In our latest series, My Middle School Beauty Blunders, NaturallyCurly editors discuss that one awkward phase we sometimes wish could have come with a redo: our pre-teens.

Below our Senior Copywriter, Gerilyn, discusses an important beauty lesson from her middle school days.

My makeup look in middle school was non-existent.

My mother did not allow me to wear makeup. Like any (mildly) rebellious adolescent, I railed against her wishes by wearing clear lip gloss and clear mascara, and painted my fingernails multicolors.

My biggest mistake... makeup wise? I do not have one, other than not sitting down with my mother and simply asking her to teach me how foundation and powder work. Sure, I still could, but I am set in my ways. Some things really do stay the same.

Advice to my 7th grade self? Dress like Bowie, listen to Chrissie Hynde, moisturize like Grace Jones.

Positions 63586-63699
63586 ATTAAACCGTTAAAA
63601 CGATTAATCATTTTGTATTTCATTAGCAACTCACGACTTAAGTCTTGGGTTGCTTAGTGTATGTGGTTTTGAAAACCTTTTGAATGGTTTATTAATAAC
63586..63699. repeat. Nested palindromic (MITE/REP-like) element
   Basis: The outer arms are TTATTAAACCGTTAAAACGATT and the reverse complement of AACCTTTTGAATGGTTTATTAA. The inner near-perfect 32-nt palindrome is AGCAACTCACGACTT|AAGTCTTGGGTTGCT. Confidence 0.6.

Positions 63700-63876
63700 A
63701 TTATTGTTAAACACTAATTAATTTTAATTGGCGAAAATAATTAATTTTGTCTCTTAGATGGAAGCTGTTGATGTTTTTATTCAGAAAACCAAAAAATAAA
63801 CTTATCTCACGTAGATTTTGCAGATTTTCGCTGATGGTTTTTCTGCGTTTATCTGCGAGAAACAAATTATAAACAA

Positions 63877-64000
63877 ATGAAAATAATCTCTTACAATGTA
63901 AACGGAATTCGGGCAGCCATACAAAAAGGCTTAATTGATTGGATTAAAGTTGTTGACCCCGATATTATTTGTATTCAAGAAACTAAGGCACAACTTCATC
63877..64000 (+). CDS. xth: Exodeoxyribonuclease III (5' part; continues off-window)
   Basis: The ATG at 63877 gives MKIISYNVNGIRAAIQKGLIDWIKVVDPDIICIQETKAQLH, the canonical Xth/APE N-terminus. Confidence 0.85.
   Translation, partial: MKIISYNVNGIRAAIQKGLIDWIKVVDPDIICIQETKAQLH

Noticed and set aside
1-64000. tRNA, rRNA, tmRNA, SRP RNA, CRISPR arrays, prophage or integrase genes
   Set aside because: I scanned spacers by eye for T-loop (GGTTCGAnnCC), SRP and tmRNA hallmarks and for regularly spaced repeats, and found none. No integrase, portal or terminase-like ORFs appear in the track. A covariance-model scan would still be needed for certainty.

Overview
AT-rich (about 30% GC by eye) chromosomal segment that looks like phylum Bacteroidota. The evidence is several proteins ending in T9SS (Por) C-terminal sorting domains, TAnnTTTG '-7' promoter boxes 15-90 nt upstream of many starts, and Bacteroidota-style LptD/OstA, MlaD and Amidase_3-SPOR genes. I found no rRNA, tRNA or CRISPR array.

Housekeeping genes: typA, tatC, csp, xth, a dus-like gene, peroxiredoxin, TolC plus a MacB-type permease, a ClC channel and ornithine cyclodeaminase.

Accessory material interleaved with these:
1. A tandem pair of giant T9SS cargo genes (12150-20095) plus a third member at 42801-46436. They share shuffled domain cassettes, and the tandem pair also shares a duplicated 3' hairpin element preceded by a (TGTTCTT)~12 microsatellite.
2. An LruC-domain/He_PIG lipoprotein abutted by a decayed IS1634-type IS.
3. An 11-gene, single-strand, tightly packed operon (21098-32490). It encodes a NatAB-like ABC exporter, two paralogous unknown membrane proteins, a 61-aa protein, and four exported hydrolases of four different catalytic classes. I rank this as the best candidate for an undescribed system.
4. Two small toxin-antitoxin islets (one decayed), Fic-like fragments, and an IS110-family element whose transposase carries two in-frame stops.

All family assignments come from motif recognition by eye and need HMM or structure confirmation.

My favorite hairstyle was the Aeon Flux asymmetrical bob... I am really telling my age, here.

I brought a picture of it to a mall salon stylist. She cut my relaxed, textureless hair into that style as best she could. Sadly, my hair refused to fall straight down to allow for such a sharp-edged shape. I ended up looking like a mushroom. Awww... memories.

Although I was called a multitude of things in middle school, I was trying to be a version of myself with a splash of Jimi Hendrix meets Daria. I mean, it kind of worked, I guess.

Hmmm.... I remember not really liking my physical appearance.

I was not ugly, nor was I cute... just kind of blended into the crowd. I dealt with bullying, name calling, passive aggressive comments; you know, the fun stuff. Fortunately for me, my mother and family members were adamant about my scholastic success, and steered me in the direction of college. I remember them telling me that I was smart, and for me - a full blown nerd of a teen - it felt just as important as being called "pretty." It was an awful and strange time, but it was worth every second.

Want more of Gerilyn? Of course you do.

Read her latest,Black and Disruptive: Afropunk is Changing the Festival Marketplace and follow her on Instagram@gerilynhayes